Astronomers have new plans for a telescope in Antarctica
Antarctica's icy temperatures creates ideal conditions for viewing star and planet formation.
A GROUP of Australian astronomers have new plans for a telescope to be built on Antarctica, where the cold temperatures will assist them in observing star and planet formation in detail.
So far, several Australian astronomers have collaborated with the Chinese, who established the Kunlun Observatory, also known as ‘Dome A’ in 2009.
Michael Ireland, an astronomer from the Australian National University said that while Australians plan to collaborate further with the Chinese on a telescope that will be built over the next few years, his sights are firmly set on future possibilities.
"These are only about half metre telescopes, which are still very useful, but the big future is thinking what happens with a two to three metre class telescope — the same size as Hubble… What I'm most interested in is joining multiple telescopes together to watch the formation of planets and see the youngest planets in their baby solar systems," he told ABC News.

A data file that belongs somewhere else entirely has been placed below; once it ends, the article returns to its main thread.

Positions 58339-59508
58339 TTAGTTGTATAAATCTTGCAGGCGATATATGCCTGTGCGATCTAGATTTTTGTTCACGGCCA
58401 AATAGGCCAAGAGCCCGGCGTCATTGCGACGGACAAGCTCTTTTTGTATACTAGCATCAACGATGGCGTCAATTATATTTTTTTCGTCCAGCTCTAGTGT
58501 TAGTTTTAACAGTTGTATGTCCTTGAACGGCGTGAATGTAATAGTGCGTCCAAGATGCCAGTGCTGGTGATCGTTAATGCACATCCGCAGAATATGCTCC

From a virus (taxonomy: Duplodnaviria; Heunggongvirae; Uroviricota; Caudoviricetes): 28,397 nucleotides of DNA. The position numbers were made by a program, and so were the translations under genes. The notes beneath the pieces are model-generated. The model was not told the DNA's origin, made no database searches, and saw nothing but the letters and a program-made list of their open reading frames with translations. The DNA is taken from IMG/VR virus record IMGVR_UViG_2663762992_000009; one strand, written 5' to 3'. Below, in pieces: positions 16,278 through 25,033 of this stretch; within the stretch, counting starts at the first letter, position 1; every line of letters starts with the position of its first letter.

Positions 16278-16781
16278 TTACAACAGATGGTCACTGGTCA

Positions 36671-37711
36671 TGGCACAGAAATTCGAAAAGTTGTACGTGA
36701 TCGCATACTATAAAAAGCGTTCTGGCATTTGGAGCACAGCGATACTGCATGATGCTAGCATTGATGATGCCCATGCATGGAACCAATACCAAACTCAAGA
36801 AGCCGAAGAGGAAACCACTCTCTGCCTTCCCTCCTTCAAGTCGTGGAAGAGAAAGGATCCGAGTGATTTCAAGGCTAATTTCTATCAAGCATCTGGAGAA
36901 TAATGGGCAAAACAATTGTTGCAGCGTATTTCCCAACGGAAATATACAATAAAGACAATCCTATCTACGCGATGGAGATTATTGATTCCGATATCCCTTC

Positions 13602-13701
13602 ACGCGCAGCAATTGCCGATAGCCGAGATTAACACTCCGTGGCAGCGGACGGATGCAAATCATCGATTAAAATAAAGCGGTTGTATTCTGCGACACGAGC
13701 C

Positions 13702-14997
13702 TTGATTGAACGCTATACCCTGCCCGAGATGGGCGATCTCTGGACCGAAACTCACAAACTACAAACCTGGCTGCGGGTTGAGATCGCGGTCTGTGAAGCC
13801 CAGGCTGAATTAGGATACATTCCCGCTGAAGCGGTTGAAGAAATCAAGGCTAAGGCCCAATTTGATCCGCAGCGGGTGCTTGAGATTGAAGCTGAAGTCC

Michael explained that in order to do this, the work had to be carried out in Antarctica where there's very little light pollution, and icy temperatures can subdue the impact of heat radiation created by bigger telescopes that often inhibits the ability of scientists to get a clear picture.
"What usually happens is that the infrared radiation given off by the telescope structures creates a background, which means it's harder to see the cool objects in the universe," Michael explained.
“It's seeing the process of star and planet formation at the fine detail, not just a fuzzy blob, but actually watching individual planets form and orbit their host stars,” he added.
Michael estimates that the telescope could cost up to $300 million and is currently attending the Antarctic Frontier conference to discuss the impact this kind of technology is having on the the study of astronomy.